Changing The History Of History

Our own experiences makeup our personal history: how we act, how we think, what we say, what we do, and what we have been through. We reflect on it; we learn from it. The same is true for our national history and our global history. Who we are as a body of people is defined by who we were. How can we know who we were if we do not study it?

High schools hardly require their students to study History, yet in or right after high school, students are expected to be educated voters. Most high schools require one semester of civics and one full year of American History. Civics covers the bill-making process, the general beliefs of the left and right sides of the political spectrum, and the current controversial issues. American History goes from the American Revolution usually until WWII. It purely focuses on the American people. These two requirements neglect the rest of the globe, which shaped the American people to act the way they did. It is impossible to isolate America from the rest of global history. Even if the only interactions between nations were ideas, they are powerful enough to change the course of events. Requiring students to only learn these two subjects sends the message that American History is the most important and therefore all students need to learn.

But American History is shaped by world history. To fully understand how America came to be, and how American ideals developed, we must first understand the major global events. To do this, students need to understand general European History, American History, politics, civics, and current events.

A full year of European History, from around the time of the black death into WW1, would help students to understand the major intellectual, religious, and political movements that were powerful enough to shape our world now. The Scientific Revolution and all the factors leading up to it set the path for major social and political changes. These changes would be lasting and play a huge role in WWI. The European movements shaped America, and many British ideals were adapted into the American politics, right after America gained its independence.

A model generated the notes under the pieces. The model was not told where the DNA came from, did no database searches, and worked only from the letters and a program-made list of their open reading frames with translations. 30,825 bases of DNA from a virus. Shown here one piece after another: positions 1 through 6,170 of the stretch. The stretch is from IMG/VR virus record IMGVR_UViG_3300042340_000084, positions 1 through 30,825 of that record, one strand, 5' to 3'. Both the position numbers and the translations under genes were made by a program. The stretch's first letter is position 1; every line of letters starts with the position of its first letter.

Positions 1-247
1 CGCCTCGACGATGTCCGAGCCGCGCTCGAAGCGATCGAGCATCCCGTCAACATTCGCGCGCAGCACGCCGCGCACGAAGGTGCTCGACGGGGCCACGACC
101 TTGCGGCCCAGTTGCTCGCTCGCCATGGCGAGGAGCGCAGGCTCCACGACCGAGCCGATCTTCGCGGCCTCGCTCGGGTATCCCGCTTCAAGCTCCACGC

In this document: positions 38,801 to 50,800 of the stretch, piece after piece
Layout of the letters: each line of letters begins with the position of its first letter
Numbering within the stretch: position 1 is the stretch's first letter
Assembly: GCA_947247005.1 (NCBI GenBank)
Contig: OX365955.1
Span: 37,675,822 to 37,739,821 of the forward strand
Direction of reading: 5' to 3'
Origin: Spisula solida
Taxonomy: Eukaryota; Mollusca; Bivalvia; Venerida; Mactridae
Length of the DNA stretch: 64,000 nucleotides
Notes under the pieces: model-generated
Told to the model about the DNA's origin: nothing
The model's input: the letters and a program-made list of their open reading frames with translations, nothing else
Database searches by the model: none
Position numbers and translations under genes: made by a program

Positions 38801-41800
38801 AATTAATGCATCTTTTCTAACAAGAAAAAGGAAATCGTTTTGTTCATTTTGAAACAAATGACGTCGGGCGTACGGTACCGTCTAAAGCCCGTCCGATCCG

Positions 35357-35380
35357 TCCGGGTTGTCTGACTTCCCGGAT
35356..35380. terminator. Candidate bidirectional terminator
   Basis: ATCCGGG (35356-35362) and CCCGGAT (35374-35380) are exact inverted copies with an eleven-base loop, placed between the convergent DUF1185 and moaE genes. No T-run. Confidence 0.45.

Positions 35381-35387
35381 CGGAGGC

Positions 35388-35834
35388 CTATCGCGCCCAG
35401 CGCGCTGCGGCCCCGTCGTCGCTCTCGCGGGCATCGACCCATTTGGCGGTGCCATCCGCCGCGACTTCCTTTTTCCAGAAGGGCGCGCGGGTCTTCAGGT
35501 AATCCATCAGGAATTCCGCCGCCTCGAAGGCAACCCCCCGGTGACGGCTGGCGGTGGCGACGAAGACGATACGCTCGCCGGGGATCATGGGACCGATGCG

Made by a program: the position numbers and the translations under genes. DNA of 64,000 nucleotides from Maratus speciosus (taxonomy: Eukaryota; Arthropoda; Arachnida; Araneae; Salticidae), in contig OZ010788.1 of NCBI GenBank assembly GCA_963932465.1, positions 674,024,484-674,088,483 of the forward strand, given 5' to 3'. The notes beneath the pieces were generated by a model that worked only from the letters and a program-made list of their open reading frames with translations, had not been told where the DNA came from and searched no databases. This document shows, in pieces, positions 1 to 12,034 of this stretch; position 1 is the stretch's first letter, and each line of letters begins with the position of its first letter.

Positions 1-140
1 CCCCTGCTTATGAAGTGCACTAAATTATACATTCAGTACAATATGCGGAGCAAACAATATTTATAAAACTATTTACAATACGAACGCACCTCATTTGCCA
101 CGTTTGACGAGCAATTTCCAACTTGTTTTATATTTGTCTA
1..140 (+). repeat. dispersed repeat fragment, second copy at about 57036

Students should then take a full year of American History. This is crucial to understanding our current nation and its social, political, and economic divides. There should be special emphasis on the Civil War. The civil war and its misconceptions are taught all around the U.S., if it taught with more accuracy, then there will be less United States negative stereotypes between regions. Our nation is still divided by the effects of the Civil War. Focusing on it would clear the false accusations of the war and unite the country. American History also explains how the nation developed its deals and politics, which is crucial for the voting population.

A half of a year would then be dedicated just to American Politics, and the other half for Civics. Every American citizen is able to participate in American Politics. We cannot expect Americans to form informational opinions without providing them the means to do so. News outlets are biased, whether it be intentional or not, which leads Americans to adapt the opinions of others rather than forming their own. Textbooks will have little-to-no bias, making schools the best places to learn about politics in an unbiased manner. When covering politics, the corruption of our politicians should be covered. If students are not informed of the extent of the corruption, they would never know, and politics would never become honest. Teaching politics means engaging students in politics. More students would the choose to study politics when furthering their education. The more students studying politics, the greater the amount of new ideas, and they faster America’s problems will be solved. Civics is equally important because it shows the complexity of the American Government. Students should understand the judicial, legislative, and executive branches and how they work. It is important to discuss how bills are proposed and passed. When a student has a bill they want to see Congress respond to,they need to know what to expect when it gets there.